Dwarf animals that lived on islands thousands of years ago evolved to their tiny size due to a lack of predators and competitors, not just because they were too big for their habitats, researchers said on Monday.
LONDON Dwarf animals that lived on islands thousands of years ago evolved to their tiny size due to a lack of predators and competitors, not just because they were too big for their habitats, researchers said on Monday.
Remains of smaller versions of bigger animals such as elephants, hippopotamuses and deer that lived on large land masses have been found on islands -- a phenomenon known as 'Island Rule'.
Their diminutive size has been attributed to the limited space in which they lived, but scientists at Imperial College London believe the explanation is more complex.
"Our study has shown that large mammals do not simply 'shrink' in response to the small size of their island homes," said Dr Shai Meiri, a member of the research team.
The scientists at the Centre for Population Biology studied the fossilised remains of miniature animals that lived on Mediterranean islands between 1.8 million and 4,500 years ago.
By comparing the remains of various animals they discovered that the creatures' size was due to a combination of factors including competitors and food supplies.
Grass eaters like hippos were more affected by dwarfism than meat eaters.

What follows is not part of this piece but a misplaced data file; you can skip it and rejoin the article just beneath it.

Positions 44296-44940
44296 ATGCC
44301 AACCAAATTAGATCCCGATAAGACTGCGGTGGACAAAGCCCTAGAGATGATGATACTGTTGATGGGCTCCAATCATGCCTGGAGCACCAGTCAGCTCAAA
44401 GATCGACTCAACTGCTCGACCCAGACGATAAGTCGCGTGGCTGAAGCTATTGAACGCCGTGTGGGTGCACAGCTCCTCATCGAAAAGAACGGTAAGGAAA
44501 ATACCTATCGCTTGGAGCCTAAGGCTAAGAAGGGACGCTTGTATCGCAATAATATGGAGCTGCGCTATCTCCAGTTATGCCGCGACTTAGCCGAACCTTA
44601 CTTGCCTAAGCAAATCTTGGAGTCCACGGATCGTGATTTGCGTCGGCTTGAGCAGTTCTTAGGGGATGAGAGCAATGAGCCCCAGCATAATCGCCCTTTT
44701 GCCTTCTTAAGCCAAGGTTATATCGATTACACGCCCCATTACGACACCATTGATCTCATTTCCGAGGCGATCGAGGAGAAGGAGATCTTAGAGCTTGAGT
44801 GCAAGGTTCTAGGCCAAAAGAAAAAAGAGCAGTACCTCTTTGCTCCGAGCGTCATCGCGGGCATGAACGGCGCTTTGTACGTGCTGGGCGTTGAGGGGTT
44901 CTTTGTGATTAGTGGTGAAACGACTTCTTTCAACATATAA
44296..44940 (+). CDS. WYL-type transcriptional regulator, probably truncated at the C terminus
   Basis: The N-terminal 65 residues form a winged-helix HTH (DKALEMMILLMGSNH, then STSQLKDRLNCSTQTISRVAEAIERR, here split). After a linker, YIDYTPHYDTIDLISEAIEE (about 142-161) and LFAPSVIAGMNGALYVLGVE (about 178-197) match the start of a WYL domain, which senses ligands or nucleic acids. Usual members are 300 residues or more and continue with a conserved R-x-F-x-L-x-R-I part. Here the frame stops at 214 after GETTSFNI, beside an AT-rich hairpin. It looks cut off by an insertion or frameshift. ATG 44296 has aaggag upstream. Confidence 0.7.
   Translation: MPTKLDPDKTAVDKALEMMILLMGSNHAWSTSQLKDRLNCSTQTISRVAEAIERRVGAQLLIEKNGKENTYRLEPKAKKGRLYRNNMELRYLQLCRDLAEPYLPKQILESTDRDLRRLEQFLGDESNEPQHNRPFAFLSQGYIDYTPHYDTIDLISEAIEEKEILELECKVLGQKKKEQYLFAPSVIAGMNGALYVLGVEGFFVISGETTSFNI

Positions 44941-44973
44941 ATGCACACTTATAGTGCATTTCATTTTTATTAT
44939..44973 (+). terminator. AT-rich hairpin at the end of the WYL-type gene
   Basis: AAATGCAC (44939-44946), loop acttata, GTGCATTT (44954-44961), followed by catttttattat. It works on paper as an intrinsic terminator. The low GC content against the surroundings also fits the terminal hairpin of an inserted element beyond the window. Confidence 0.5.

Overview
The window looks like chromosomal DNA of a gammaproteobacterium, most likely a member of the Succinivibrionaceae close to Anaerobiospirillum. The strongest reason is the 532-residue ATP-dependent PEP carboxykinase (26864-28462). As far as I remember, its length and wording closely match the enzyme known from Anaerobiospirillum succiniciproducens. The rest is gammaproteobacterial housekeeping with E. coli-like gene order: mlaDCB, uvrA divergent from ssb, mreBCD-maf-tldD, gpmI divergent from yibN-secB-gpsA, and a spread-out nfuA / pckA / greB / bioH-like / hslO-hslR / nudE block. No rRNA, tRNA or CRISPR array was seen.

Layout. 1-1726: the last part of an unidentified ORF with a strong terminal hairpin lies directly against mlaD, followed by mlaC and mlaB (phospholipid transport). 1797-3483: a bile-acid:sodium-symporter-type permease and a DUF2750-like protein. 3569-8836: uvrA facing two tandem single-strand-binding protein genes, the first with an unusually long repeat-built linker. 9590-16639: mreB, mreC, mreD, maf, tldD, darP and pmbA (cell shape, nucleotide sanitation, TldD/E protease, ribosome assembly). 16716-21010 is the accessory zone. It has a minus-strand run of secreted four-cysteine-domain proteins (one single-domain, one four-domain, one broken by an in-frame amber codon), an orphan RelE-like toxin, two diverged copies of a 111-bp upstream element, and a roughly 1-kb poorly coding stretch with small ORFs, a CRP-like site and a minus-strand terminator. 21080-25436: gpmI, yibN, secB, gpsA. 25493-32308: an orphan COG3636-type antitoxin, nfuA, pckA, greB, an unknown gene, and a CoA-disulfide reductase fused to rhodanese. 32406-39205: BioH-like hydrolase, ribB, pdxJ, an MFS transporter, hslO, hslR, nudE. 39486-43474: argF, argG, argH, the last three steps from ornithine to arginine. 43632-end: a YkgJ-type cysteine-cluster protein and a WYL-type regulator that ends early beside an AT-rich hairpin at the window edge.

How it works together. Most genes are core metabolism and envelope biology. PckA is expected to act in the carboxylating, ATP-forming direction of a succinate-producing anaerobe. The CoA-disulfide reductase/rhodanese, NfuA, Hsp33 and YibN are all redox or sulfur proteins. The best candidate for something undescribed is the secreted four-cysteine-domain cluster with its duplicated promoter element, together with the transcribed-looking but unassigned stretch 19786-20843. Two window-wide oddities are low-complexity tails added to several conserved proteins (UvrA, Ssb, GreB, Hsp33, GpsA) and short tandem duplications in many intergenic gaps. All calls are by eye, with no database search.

"Carnivores and herbivores don't respond to the same evolutionary pressures as far as their body sizes are concerned," Meiri added in an interview.
"Carnivores are affected by food availability and prey size, whereas herbivores are affected by the presence of other herbivores and also of predators."
When there is little competition for food and very few predators, herbivores tend towards miniaturisation because they don't need their size to survive, according to the scientists.
Smaller animals also tend to have more offspring so their tinier size could increase the number of babies herbivores produce.
Miniaturisation is less dramatic for carnivores and depends mainly on the size and abundance of their prey. If the prey is scarce or small, carnivores will evolve to be smaller.
The accepted view has been that the larger the animal the further it will shrink, and the smaller the area occupied, the tinier the animal will evolve.
But the scientists, who reported their findings in the latest edition of the journal Evolution, think that is only part of the story.
"It is much more complex than large creatures get smaller and small creatures don't," said Meiri.